Shortly after he was appointed sheriff of Putnam County on Saturday, Steve Fenwick said he would be making some changes in the department.
Apparently, one of those changes was the front office staff.
On Sunday, four employees were let go -- Becky Wallace, who had been the jail matron for 17 years; Barbara "Chip" Johnson, who had been her assistant for 11 years; and jail officers Ashley Butler and Barbara Meyers, who had been with the department for six and three years, respectively.
"I didn't feel good about it," Fenwick said. "But I did what I felt had to be done."
The women who were fired performed a variety of sheriff's department duties, such as keeping books on the money in inmate accounts and preparing tax warrants, sheriff's sales, accident reports and department payroll.
Wallace, Johnson, Butler and Meyers were notified on their firings via letters, which were hand-delivered to them Sunday evening by Sheriff's Deputy Ronnie Campbell. The letters said "with every new administration, there is a need for change," Wallace said.
The women all went straight to the sheriff's department on Sunday to talk to Fenwick.
"I had no inkling this was coming," Wallace said. "Doug Nally was the one who did most of the talking at the meeting ... (Fenwick) didn't really have much to say. He just sat there with his head down. Doug just said, 'We need a change.'"
Johnson said no reason was given for the terminations.
"We had heard rumors it was going to happen," she said. "I want people to know that our audits were always 100 percent accurate. I don't know why people think it's OK to just come in and ruin people's lives. This makes us look like we're bad people. I don't understand. I feel like this was all premeditated and planned long before it happened."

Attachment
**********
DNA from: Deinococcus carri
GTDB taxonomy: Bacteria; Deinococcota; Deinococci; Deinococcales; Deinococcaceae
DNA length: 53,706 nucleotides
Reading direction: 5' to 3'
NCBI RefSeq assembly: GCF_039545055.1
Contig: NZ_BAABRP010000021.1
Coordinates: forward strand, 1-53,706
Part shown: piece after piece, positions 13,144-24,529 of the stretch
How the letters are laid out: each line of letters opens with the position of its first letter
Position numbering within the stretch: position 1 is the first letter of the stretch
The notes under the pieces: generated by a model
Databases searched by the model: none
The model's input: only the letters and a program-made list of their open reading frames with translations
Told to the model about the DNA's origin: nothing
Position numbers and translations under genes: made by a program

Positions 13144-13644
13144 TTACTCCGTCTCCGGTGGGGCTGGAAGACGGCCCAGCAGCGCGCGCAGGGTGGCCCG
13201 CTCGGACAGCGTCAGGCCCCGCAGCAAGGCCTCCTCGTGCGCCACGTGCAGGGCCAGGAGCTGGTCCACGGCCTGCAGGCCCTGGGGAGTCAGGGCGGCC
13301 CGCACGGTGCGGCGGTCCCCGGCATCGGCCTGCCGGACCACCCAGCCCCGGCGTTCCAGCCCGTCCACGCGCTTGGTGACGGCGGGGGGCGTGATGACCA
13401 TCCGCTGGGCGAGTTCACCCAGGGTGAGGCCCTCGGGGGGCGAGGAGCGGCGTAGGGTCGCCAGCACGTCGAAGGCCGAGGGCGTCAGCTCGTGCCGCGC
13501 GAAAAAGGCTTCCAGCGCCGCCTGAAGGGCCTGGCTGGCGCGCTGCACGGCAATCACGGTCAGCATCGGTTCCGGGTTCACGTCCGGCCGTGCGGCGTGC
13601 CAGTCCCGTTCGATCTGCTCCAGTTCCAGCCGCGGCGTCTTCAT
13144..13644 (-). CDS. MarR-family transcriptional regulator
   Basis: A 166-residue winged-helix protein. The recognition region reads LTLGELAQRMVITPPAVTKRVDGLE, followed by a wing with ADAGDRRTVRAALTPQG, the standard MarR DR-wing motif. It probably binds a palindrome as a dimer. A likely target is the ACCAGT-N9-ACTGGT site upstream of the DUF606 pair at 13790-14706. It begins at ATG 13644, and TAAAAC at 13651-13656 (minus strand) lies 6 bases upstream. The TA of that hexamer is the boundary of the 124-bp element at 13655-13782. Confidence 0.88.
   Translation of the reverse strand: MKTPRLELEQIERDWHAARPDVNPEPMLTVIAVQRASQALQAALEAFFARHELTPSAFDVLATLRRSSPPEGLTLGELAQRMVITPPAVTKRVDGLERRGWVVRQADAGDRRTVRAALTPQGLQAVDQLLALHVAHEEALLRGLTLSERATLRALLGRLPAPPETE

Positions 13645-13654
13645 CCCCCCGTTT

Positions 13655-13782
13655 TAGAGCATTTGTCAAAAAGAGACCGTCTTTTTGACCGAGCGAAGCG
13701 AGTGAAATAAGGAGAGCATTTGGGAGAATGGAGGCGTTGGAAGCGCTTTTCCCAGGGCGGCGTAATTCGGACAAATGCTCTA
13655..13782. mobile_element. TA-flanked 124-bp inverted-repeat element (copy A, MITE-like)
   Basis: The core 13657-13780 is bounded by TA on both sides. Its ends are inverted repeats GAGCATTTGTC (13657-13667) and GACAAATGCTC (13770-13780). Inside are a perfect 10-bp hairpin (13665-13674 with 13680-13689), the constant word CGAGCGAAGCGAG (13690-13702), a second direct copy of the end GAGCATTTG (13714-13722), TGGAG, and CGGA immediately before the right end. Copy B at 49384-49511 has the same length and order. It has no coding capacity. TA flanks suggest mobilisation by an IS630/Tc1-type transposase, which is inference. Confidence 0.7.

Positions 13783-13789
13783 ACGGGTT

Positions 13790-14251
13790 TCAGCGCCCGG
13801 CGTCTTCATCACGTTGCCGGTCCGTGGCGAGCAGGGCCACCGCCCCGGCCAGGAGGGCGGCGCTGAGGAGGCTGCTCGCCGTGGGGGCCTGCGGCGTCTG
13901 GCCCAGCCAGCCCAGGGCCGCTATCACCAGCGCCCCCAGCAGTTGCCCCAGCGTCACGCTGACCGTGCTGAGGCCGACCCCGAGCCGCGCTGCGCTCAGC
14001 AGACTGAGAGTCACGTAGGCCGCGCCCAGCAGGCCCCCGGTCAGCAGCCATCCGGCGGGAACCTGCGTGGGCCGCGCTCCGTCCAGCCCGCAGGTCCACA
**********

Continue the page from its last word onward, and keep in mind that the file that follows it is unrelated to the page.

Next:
Wallace didn't understand the reasoning for the terminations, either..
"If you could say we'd done this, we'd done this or we'd done this, I could accept it," she said.
Wallace thinks she and her colleagues may have been let go because her husband, Danny, a Putnam County Sheriff's Department deputy, was in the running for the sheriff's job, and they supported him in his bid.
"I feel the only reason this was done is because we were backing Danny," she said.
Wallace's job is governed by the department's merit board. She does not think her firing was legal, and plans to consult an attorney for advice, as does Johnson.
Butler was offered a job in the jail division, but declined, Fenwick said. So far two of the open positions have been filled -- one by Ashley O'Hair, who had worked with the department briefly in the past, and one by Vova Johnson, who was a part-time jail officer and is now full-time.
"Two have been replaced and two haven't," Fenwick said. "I look to fill the other two in the next couple of days."
Fenwick also appointed Doug Nally chief deputy. Nally replaced Virgil Lanning in that capacity.
"Virgil's gone back onto the road," Fenwick said. "He's a good officer."
Fenwick said Monday at the department was "chaotic."
Although Fenwick understands the terminations and duty shuffling may have caused some hard feelings, he pointed out that, in his estimation, he was within his rights as sheriff to make the changes.
"Who the matrons and the chief deputy are is to the sheriff's discretion," he said.
On Tuesday, Fenwick said things at the sheriff's department were going "not too bad, really ... we're going as usual."
"There are just so many things we need to work on," he said. "It's unbelievable how behind we are on some things."